It does, however, seem to me that Achebe is vulnerable to the same criticism that he makes of Conrad. Okonkwo surely enjoys Achebe's confidence as much as Marlowe enjoys Conrad's; what does Achebe think of Okonkwo's regular beatings of his wife and children, which appears to be only criticised if happening at the wrong ritual time? Edited to add see below kulfuldi on Achebe's misogyny.
His portrayal of the clash of cultures between the British colonisers and the Ibo is gripping and tragic. It must also have been revolutionary in its day. Achebe himself grew up in an evangelical Christian environment, so in telling this story he is rejecting not only the received wisdom about enlightened colonialism, but also presumably his own family background. This explains perhaps why the focus of the intrusion is not so much on the physical force aspects of the colonial regime but on the impact of Christianity. The missionaries, Mr Brown and Mr Smith, are I think the only named white men in the book. It is the destruction of the church that triggers the final catastrophe.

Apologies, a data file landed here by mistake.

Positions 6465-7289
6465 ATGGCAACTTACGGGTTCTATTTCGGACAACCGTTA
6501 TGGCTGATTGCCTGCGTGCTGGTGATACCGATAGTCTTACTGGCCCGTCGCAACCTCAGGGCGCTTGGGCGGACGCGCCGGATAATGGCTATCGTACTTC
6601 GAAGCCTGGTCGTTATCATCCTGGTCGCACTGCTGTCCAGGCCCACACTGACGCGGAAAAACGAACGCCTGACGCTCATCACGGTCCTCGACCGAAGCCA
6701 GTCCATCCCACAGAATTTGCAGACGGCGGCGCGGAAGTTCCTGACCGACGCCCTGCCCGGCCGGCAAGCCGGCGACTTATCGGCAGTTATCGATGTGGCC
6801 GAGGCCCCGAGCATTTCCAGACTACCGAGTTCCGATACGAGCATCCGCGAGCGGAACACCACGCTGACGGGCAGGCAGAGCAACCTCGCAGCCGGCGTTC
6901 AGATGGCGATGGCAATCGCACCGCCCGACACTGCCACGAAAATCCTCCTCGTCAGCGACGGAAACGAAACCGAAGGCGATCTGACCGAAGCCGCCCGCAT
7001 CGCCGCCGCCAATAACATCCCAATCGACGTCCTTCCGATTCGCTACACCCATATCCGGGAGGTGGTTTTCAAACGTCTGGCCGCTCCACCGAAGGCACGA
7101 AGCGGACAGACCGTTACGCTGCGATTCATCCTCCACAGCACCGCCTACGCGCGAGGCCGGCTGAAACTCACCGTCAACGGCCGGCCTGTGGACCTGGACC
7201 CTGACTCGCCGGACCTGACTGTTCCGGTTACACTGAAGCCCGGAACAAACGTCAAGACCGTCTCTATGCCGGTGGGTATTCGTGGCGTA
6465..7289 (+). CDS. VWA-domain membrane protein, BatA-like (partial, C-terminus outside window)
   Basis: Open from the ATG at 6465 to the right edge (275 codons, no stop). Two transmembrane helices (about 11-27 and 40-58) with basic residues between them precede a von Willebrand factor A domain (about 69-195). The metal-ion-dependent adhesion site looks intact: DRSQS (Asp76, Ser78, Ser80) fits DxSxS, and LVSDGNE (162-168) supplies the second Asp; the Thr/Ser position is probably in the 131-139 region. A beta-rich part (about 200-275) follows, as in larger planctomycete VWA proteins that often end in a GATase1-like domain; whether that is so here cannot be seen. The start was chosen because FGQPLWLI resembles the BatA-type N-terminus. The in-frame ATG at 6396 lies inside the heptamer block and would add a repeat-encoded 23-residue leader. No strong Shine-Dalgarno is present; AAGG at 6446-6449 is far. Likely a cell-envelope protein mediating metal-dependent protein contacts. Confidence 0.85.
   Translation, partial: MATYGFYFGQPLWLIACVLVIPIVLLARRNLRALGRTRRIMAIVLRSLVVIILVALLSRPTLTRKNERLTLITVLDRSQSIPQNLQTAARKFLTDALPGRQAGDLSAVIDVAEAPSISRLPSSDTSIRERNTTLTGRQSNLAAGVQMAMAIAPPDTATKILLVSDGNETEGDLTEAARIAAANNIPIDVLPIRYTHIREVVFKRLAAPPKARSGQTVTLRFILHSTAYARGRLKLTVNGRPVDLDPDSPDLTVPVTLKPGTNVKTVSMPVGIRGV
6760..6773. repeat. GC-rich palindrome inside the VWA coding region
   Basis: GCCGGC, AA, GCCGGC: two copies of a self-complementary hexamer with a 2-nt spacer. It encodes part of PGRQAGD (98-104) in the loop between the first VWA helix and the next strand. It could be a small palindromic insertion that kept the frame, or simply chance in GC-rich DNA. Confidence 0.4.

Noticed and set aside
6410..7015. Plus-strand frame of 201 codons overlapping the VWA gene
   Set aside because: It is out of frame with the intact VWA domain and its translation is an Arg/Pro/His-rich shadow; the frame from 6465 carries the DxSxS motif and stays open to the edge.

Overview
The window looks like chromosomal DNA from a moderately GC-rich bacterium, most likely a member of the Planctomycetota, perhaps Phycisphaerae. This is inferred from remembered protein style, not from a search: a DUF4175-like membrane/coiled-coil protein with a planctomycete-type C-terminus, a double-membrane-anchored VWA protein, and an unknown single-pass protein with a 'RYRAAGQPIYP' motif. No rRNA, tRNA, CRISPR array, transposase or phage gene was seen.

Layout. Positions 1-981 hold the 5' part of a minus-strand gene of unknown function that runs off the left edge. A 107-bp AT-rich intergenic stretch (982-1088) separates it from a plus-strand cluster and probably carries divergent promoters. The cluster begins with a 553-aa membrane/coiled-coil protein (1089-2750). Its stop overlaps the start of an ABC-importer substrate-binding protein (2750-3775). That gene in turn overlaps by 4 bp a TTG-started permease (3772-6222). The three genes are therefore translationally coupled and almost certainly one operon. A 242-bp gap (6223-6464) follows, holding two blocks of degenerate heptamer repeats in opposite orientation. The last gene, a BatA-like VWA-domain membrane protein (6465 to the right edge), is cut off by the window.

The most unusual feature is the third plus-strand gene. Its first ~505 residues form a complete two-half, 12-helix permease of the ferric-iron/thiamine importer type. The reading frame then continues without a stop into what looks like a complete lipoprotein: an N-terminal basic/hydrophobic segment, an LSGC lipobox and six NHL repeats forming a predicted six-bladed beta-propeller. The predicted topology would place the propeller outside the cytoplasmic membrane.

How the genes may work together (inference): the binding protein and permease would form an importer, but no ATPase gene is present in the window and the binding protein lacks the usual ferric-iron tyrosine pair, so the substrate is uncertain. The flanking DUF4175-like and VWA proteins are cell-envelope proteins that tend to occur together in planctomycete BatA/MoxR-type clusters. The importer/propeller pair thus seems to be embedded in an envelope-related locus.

Given the concentration of the book on telling Africa in its own terms, I was a bit puzzled at the reliance of the title on Yeats. I suppose Yeats is invoked as someone who played a crucial role in the reclaiming of Irish culture. I just don't know enough about African perceptions of Irish history to make a judgement. And I'm not sure, to be honest, how useful the concept of "colonialism" actually is. It seems to me that history has always been about the relations between powerful and less powerful, and sometimes shoehorning events into a colonial mould isn't helpful. But that's a general remark, not one directed at the explicitly colonial environments depicted in these two books.